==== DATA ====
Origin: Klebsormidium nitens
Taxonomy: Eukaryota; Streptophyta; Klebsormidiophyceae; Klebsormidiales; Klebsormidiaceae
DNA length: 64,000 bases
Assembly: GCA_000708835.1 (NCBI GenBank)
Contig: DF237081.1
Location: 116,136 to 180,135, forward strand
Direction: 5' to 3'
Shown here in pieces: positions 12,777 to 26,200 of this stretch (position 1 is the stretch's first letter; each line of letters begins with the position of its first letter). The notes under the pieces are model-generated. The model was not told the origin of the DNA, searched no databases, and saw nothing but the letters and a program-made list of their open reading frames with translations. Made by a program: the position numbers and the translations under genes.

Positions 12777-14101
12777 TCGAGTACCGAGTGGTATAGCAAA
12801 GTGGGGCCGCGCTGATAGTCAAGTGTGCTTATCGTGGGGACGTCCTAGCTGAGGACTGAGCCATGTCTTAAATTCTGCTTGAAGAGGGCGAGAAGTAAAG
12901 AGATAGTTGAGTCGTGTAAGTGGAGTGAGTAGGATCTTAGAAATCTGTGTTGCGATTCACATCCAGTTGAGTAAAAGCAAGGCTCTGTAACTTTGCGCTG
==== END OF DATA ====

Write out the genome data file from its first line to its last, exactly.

Origin: Klebsormidium nitens
Taxonomy: Eukaryota; Streptophyta; Klebsormidiophyceae; Klebsormidiales; Klebsormidiaceae
DNA length: 64,000 bases
Assembly: GCA_000708835.1 (NCBI GenBank)
Contig: DF237081.1
Location: 116,136 to 180,135, forward strand
Direction: 5' to 3'
Shown here in pieces: positions 12,777 to 26,200 of this stretch (position 1 is the stretch's first letter; each line of letters begins with the position of its first letter). The notes under the pieces are model-generated. The model was not told the origin of the DNA, searched no databases, and saw nothing but the letters and a program-made list of their open reading frames with translations. Made by a program: the position numbers and the translations under genes.

Positions 12777-14101
12777 TCGAGTACCGAGTGGTATAGCAAA
12801 GTGGGGCCGCGCTGATAGTCAAGTGTGCTTATCGTGGGGACGTCCTAGCTGAGGACTGAGCCATGTCTTAAATTCTGCTTGAAGAGGGCGAGAAGTAAAG
12901 AGATAGTTGAGTCGTGTAAGTGGAGTGAGTAGGATCTTAGAAATCTGTGTTGCGATTCACATCCAGTTGAGTAAAAGCAAGGCTCTGTAACTTTGCGCTG